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By Heather Yeung
The pandemic has changed our lives in more ways than we can count.
I, for one, was laid off in March and quickly pivoted into the role of home-school teacher. Over the summer, I pivoted to gardener, groundskeeper, interior decorator, home improvement specialist, and general outdoor enthusiast. As the summer drew to a close, and the world began to accept quarantine life as the new normal, the job market in my industry picked back up. I secured a position that allowed me to continue to do what I love – help small and medium-sized businesses with their legal needs.
While I was busy decorating my home office and trying to grow tomatoes, the women in my network were pivoting in much more dramatic ways. Some had been laid off like me and were busy finding a niche in a new industry. Others beefed up on their technical skills and began to offer their services online. Some worked to develop their side hustles into full-fledged businesses. Still others began to tap into new industries created or boosted by the pandemic itself. In my opinion, each of these pivots requires input from a legal advisor.
I once worked with a successful business owner whose previous attorney had not taught her the importance of maintaining her state registration. It turns out that her business was seven years behind in filing personal property taxes which was impacting her ability to take out a loan for a new office space. I was able to help her straighten out her records and her business is now doing better than ever.
I’ve also found that most of my clients are unaware of the very important differences between employees and independent contractors (sometimes referred to as 1099s). Misclassification of workers is a common mistake that carries the risk of a federal lawsuit with extremely high penalties. If your business has grown to the point that you are ready to take on an employee, or, if you are joining a small business yourself and are unsure about your status as an independent contract or employee, it is critical that you obtain good legal advice.
I review contracts for my clients on a regular basis, and it is astounding how often they are poorly drafted. One local business owner’s contract contained a dispute resolution provision that mandated arbitration in Paris, France instead of a local remedy. Another common error is a contract that is signed by the owner of the business instead of the business itself. It may seem like a minor detail, but an incorrect signature could cause liability to the owner personally instead of the business– a potentially costly mistake.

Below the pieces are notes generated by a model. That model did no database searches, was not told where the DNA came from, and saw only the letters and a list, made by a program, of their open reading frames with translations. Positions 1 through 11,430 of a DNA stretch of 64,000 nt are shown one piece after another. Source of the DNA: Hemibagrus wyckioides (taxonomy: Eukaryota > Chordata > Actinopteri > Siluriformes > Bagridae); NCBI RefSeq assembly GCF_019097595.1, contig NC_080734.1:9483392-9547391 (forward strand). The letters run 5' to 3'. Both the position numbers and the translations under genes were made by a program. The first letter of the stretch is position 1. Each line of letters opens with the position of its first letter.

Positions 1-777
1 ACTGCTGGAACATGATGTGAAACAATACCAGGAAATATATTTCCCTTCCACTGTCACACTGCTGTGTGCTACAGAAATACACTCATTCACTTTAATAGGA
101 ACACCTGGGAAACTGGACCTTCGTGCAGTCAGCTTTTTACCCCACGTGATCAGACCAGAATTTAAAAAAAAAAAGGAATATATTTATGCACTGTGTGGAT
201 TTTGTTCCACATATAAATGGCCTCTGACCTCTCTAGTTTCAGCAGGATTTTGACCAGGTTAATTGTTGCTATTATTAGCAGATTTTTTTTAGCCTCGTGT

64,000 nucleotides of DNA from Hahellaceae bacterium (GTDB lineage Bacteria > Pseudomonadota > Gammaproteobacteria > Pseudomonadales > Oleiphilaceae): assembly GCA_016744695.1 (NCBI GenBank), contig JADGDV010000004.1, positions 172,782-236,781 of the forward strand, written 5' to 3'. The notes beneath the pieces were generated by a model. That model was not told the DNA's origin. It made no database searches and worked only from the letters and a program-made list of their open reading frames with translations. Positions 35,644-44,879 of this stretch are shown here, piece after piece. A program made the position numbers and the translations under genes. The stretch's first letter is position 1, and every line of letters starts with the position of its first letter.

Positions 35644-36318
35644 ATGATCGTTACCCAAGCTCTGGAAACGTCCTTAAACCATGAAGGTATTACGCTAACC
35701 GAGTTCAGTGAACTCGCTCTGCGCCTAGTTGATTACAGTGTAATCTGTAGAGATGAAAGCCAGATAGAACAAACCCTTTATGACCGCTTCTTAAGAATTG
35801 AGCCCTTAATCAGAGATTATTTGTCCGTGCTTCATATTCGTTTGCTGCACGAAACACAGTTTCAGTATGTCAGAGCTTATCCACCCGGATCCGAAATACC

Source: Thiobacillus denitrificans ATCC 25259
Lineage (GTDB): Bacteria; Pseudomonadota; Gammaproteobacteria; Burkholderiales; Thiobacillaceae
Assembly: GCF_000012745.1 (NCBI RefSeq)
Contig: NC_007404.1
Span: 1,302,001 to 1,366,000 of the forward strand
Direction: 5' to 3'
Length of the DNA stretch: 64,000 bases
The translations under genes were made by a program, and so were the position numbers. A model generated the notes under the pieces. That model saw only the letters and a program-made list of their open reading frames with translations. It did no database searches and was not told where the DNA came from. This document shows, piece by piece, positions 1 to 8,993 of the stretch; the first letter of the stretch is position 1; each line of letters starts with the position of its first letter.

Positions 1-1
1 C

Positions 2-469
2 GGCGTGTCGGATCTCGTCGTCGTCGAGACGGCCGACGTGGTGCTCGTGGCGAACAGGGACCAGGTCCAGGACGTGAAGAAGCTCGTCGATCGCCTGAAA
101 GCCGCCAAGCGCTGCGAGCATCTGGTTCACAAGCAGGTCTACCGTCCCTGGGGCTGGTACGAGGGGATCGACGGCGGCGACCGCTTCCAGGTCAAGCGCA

Changes to how we do business and what kind of business we are doing are part of our new reality. For the past year, my colleagues and I have been able to help business owners apply for PPP loans, review franchise agreements, and check for favorable pandemic-related clauses in employment contracts. For business owners and entrepreneurs, 2020 and 2021 are the years of the pivot. As you are pivoting your business, don’t forget to contact your business lawyer to make sure that you are aligned for success. ■
About this Month's Featured Sponsor
Kagan Stern Marinello & Beard LLC • Heather Yeung
Heather Yeung is a business lawyer at Kagan Stern Marinello & Beard, LLC in Annapolis, Maryland. She and her colleagues offer advice on a wide range of business needs including formation, corporate documents, transactions, employment, real estate, trade secrets, and general commercial litigation. Heather and her family are Howard County residents. She is an active supporter of the Howard County Conservancy, the Candlelight Concert Society, and sits on the Board of Directors of the Business Women’s Network of Howard County.
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